To view all the RCL scripture readings for Proper 16, cycle A, click here.

“Aaron’s Beard” by Eugene H. Peterson

A song of ascents comprising just three verses, Psalm 133 is assigned as this upcoming Sunday’s lectionary reading from the book of Psalms. It contains two colorful similes that liken brotherly unity to (1) oil running down the beard and (2) a heavy dewfall. The first one offers an especially sensuous picture of consecration, of divine blessedness, referencing the anointing ritual for priests practiced in ancient Israel (see Exodus 30:22–33). Attracted to the poetic quality of this image, Eugene H. Peterson wrote his own nine lines around it, imagining God’s blessings, like oil, dissolving the rust that had accumulated over his belief.

Nude Old Man in the Sun by Mariano Fortuny y Marsal
Mariano Fortuny y Marsal (Spanish, 1838–1874), Nude Old Man in the Sun, ca. 1871. Oil on canvas, 76 × 60 cm. Museo del Prado, Madrid.

“Aaron’s Beard” by Eugene H. Peterson

. . . running down the beard,
Upon the beard of Aaron . . .

—Psalm 133:2

Aaronic blessings
Run down my red beard
Refracting sun warmth
In oil ooze
 loosening
Ironic curses
Flecks of stubborn rust
Corrosive unbelief
Cynic stuff.


“Aaron’s Beard” is published in Holy Luck by Eugene H. Peterson (Eerdmans, 2013) and is used here by permission of the publisher. Reproduction of the poem without express permission from Wm. B. Eerdmans Publishing Company is a violation of copyright.

One sonnet vs. shouted prose: Lady Liberty, Emma Lazarus, and Trump

Statue of Liberty

“The New Colossus” by Emma Lazarus

Not like the brazen giant of Greek fame,
With conquering limbs astride from land to land;
Here at our sea-washed, sunset gates shall stand
A mighty woman with a torch, whose flame
Is the imprisoned lightning, and her name
Mother of Exiles. From her beacon-hand
Glows world-wide welcome; her mild eyes command
The air-bridged harbor that twin cities frame.
“Keep, ancient lands, your storied pomp!” cries she
With silent lips. “Give me your tired, your poor,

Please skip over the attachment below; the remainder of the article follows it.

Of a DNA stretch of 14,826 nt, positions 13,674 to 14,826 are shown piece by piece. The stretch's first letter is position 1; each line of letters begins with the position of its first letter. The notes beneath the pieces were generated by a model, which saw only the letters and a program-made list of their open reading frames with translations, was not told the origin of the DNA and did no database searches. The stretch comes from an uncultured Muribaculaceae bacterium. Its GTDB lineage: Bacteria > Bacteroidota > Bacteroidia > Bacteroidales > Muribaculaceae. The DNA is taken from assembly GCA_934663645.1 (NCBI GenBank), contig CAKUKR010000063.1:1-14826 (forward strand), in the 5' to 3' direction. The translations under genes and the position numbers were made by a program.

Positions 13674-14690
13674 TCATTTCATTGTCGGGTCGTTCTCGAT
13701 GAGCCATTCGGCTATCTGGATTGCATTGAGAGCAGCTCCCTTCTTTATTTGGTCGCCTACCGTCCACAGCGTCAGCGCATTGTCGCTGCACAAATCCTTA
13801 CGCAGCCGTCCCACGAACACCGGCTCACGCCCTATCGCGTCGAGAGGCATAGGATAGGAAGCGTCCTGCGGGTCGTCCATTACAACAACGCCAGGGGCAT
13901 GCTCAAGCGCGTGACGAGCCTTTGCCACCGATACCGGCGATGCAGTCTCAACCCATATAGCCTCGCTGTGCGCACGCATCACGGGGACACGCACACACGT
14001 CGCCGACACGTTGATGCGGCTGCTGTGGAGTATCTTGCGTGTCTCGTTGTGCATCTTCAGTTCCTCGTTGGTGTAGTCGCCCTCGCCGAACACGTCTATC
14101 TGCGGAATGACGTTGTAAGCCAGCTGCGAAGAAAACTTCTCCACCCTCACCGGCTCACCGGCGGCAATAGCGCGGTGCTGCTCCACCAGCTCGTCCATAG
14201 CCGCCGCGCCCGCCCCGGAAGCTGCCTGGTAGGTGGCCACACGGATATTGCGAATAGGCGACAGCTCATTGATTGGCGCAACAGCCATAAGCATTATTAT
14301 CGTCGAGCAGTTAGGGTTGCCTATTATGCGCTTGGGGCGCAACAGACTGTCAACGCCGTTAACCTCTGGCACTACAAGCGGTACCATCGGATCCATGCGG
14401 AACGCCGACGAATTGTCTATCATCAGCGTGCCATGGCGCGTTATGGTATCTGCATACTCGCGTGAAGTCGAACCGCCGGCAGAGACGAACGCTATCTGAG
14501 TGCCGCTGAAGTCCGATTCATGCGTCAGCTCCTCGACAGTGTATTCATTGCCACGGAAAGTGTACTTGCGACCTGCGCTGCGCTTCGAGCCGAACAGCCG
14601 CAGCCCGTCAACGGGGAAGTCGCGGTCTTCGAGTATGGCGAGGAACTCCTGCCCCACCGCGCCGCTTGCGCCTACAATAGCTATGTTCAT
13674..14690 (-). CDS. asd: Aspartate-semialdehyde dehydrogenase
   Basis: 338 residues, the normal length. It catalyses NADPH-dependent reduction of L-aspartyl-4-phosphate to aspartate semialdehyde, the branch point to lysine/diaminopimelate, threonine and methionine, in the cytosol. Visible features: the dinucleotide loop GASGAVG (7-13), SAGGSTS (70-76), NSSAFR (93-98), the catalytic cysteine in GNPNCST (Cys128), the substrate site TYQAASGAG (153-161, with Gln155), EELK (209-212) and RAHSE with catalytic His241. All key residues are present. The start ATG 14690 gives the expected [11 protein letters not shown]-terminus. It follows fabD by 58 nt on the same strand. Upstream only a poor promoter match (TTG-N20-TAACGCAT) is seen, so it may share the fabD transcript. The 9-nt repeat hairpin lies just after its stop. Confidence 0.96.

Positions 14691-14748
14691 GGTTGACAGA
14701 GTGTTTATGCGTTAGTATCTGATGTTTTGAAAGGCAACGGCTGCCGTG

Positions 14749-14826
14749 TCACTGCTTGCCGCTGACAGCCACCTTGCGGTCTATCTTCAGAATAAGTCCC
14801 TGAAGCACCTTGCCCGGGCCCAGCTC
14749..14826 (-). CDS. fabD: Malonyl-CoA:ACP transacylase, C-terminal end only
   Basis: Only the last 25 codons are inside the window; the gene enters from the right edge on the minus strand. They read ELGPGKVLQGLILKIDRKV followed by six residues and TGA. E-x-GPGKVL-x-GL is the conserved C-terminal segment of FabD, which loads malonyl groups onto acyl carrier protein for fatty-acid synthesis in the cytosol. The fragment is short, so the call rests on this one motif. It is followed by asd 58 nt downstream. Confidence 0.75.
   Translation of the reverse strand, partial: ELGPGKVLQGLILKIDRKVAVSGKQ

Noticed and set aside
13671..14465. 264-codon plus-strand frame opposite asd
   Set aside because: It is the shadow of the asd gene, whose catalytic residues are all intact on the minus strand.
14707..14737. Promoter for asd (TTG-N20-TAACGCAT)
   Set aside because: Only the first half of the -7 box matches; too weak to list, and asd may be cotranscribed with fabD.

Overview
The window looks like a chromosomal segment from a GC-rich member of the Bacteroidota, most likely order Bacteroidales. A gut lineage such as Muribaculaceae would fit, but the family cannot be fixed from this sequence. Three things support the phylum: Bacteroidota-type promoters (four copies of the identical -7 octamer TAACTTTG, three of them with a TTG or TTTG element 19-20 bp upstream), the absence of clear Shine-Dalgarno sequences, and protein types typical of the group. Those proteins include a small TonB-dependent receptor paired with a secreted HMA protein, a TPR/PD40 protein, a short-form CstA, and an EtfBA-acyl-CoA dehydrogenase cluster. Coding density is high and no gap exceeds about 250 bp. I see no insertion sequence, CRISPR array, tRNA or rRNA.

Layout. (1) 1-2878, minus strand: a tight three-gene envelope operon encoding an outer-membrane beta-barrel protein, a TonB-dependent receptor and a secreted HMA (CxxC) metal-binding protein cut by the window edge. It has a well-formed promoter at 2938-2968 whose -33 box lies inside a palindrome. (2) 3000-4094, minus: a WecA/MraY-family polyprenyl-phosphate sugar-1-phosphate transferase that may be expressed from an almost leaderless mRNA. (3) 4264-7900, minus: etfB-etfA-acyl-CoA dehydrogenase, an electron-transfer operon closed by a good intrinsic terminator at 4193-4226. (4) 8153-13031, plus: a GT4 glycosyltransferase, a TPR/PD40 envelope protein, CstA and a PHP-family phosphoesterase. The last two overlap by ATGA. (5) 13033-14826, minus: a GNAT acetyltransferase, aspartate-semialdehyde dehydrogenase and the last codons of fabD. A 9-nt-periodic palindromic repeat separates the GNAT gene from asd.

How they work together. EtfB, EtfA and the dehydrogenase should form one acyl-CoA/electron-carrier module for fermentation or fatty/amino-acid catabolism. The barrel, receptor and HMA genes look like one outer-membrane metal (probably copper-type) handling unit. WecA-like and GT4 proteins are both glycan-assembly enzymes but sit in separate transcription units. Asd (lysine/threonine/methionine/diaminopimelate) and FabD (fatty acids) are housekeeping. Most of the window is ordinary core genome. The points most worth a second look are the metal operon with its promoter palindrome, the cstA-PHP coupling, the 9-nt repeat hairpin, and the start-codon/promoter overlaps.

Your huddled masses yearning to breathe free,
The wretched refuse of your teeming shore.
Send these, the homeless, tempest-tost to me,
I lift my lamp beside the golden door!”

This poem makes me emotional. Embossed on a bronze plaque inside the Statue of Liberty’s base in New York Harbor, it articulates a beautiful ideal for the US: we are a welcoming refuge for the “wretched refuse” of the world, and therein lies our strength. The first lines of the sonnet contrast Lady Liberty with the Colossus of Rhodes, a 109-foot statue of Helios, the Greek god of the sun. One of the seven ancient wonders of the world, it was erected in 280 BC to celebrate a military victory. True to its purpose, it was given a fearsome, “Behold our power!” sort of stance.

Liberty has an imposing presence as well, but it’s tempered with “mild eyes” and the epithet “Mother of Exiles.” Maternal love is her stance. I care nothing for riches and glory, she tells the other nations. Send me, instead, the weak, the destitute, the hurting. My light is always on, inviting them to enter in and stay.

Lazarus’s poem is thoroughly in line with biblical values—which is no surprise, because she was herself Jewish. Here are just some of the verses in the Hebrew Bible that prescribe care for immigrants and affirm their rights. (The word “immigrant,” ger, is sometimes translated in scripture as “sojourner,” “stranger,” “foreigner,” or “alien.”)

Exodus 23:9: “You must not oppress foreigners. You know what it’s like to be a foreigner, for you yourselves were once foreigners in the land of Egypt.”

Leviticus 19:33–34: “When a stranger sojourns with you in your land, you shall not do him wrong. You shall treat the stranger who sojourns with you as the native among you, and you shall love him as yourself, for you were strangers in the land of Egypt: I am the LORD your God.”

Deuteronomy 10:17–19: “The LORD your God . . . loves the immigrant, giving him food and clothing. And you are to love those who are immigrants, for you yourselves were immigrants in Egypt.”